The energy-related activities at Dr. Ghodssi’s MEMS Sensors and Actuators Laboratory (MSAL) are focused on three research thrust areas: development of microball bearing supported micromachines, small scale power sources and energy harvesting. Microball bearings offer a robust and reliable support mechanism that allows operation at high rotational speeds with low friction and wear. Using this technology, micromotors, microturbines and micropumps have been successfully developed, achieving speeds up to ~100,000 rpm. Currently, integration of these modules for next-generation fuel delivery systems as well as implementation of high-power electromagnetic microgenerators is being investigated.
In the field of small-scale energy conversion and storage, researchers at MSAL are utilizing the Tobacco mosaic virus (TMV), a high aspect ratio plant nanostructure, as a nanoscale template for the synthesis of high surface area active battery components and fuel cell catalysts. MEMS-based batteries using TMV-modified electrodes have demonstrated a six-fold increase in battery capacity compared to planar electrode geometries, showing the benefit of using this approach in compact, high performance micro power sources.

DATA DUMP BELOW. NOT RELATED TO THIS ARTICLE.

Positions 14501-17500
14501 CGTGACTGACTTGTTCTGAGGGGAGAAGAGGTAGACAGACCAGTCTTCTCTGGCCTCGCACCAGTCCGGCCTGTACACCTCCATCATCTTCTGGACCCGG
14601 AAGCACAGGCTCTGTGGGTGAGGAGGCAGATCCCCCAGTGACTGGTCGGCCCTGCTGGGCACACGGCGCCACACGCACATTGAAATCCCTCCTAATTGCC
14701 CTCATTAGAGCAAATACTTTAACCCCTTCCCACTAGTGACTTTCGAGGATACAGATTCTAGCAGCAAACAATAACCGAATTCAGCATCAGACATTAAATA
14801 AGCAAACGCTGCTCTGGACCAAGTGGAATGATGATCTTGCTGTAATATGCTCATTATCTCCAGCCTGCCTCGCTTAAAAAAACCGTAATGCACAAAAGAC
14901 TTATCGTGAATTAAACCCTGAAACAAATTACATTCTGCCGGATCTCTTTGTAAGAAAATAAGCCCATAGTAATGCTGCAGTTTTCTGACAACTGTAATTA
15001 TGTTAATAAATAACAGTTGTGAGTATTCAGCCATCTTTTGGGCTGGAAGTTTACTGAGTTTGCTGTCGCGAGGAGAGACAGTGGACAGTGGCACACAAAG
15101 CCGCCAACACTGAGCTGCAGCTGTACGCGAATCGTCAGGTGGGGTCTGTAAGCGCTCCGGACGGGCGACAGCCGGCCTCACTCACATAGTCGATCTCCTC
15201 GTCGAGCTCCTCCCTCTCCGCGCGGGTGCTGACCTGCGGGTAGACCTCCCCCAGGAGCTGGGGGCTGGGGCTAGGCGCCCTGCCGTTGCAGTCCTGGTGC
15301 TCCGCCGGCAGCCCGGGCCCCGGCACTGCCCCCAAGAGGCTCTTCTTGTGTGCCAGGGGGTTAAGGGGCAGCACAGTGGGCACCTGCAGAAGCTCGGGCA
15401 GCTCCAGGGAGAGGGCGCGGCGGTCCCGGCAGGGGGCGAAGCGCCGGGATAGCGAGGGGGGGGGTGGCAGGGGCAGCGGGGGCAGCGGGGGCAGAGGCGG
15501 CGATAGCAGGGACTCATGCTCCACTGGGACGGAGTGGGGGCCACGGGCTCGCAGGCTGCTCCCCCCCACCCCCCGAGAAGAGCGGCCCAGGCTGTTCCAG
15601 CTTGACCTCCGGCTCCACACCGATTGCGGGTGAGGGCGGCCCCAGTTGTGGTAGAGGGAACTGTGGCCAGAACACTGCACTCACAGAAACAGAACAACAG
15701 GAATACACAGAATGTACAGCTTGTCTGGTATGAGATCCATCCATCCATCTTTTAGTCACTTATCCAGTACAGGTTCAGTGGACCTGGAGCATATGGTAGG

Finally, Professor Ghodssi’s group is developing energy scavenging devices using a hybrid piezo/electrostatic approach for harvesting ambient environmental energy using MEMS transducers, with the focus on system-level optimization. In addition to the energy harvesting component, which utilizes piezoelectric beams and variable capacitors, emphasis is placed on devices that facilitate tuning of the system to the frequency of the vibration source, enabling self-adaptive and autonomous microsystems.